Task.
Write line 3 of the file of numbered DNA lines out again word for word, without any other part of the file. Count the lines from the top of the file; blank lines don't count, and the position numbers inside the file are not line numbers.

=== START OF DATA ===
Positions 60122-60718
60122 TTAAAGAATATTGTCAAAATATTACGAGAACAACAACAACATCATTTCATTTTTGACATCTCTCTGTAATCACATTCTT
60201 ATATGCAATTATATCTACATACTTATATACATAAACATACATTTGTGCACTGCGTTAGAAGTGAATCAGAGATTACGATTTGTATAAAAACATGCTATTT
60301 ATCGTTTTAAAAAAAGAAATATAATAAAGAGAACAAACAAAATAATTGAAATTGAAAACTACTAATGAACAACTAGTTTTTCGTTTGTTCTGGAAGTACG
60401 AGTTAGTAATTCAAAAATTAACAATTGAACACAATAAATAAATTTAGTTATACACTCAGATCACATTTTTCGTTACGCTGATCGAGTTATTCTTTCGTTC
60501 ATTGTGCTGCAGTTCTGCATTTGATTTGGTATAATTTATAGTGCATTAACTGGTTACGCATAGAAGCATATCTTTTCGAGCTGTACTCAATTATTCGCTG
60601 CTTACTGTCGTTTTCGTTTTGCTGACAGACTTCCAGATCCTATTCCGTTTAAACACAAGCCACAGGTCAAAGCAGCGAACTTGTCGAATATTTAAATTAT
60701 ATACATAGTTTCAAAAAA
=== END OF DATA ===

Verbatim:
60201 ATATGCAATTATATCTACATACTTATATACATAAACATACATTTGTGCACTGCGTTAGAAGTGAATCAGAGATTACGATTTGTATAAAAACATGCTATTT